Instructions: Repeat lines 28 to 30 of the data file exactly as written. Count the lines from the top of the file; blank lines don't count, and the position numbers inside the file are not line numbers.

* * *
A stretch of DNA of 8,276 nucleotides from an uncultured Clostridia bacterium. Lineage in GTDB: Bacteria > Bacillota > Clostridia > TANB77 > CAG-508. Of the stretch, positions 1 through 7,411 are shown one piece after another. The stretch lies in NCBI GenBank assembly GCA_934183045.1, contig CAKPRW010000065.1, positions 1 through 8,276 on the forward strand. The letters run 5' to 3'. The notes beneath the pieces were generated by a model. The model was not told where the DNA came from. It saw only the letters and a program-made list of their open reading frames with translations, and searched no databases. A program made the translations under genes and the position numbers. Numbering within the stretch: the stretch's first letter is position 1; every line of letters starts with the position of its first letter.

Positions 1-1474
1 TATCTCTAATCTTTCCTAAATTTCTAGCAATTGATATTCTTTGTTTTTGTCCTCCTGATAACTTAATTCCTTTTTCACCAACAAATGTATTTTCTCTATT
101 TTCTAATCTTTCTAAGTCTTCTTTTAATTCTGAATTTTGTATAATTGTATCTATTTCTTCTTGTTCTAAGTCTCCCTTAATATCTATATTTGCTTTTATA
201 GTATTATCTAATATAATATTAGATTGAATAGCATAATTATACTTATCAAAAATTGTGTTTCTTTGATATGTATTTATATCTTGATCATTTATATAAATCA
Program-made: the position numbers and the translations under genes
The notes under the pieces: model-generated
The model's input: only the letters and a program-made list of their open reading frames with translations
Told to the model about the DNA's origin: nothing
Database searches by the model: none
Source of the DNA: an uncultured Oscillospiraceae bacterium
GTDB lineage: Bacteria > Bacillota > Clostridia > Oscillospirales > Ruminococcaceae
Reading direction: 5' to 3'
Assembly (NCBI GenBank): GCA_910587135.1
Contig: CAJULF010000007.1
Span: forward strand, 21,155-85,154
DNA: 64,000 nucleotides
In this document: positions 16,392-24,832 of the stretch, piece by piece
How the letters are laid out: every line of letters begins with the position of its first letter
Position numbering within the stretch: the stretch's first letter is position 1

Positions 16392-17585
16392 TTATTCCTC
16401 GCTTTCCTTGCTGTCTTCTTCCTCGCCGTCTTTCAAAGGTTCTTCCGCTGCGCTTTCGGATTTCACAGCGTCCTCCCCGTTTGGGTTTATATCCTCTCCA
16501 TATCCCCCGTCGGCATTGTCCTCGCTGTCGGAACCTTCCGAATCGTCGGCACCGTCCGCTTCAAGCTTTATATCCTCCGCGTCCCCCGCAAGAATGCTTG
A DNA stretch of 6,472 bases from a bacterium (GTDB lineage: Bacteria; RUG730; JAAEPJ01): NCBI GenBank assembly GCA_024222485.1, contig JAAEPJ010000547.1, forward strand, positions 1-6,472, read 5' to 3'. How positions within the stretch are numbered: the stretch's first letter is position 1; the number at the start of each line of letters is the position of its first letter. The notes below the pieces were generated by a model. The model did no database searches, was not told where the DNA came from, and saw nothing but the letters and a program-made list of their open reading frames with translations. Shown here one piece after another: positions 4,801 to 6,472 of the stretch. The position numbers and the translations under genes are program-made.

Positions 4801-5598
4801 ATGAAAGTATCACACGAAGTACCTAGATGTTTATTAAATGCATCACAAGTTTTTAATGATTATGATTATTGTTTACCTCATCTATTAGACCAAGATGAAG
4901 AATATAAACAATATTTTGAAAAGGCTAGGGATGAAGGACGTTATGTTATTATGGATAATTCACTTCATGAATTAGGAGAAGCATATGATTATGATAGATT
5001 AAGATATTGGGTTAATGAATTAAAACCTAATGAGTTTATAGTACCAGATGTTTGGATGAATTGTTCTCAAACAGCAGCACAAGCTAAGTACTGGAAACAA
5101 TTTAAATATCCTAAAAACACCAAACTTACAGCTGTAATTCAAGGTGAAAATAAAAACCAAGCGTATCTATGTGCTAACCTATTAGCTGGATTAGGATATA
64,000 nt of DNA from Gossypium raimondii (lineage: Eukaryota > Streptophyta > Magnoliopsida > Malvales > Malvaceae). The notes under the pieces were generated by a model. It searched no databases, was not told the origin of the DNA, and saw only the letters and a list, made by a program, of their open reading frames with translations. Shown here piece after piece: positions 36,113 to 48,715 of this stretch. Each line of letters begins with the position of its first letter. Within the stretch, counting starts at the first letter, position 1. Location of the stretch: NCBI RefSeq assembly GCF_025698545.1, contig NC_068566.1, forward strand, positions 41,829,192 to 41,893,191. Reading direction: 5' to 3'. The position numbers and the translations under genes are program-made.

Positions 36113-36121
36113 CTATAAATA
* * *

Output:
4901 AATATAAACAATATTTTGAAAAGGCTAGGGATGAAGGACGTTATGTTATTATGGATAATTCACTTCATGAATTAGGAGAAGCATATGATTATGATAGATT
5001 AAGATATTGGGTTAATGAATTAAAACCTAATGAGTTTATAGTACCAGATGTTTGGATGAATTGTTCTCAAACAGCAGCACAAGCTAAGTACTGGAAACAA
5101 TTTAAATATCCTAAAAACACCAAACTTACAGCTGTAATTCAAGGTGAAAATAAAAACCAAGCGTATCTATGTGCTAACCTATTAGCTGGATTAGGATATA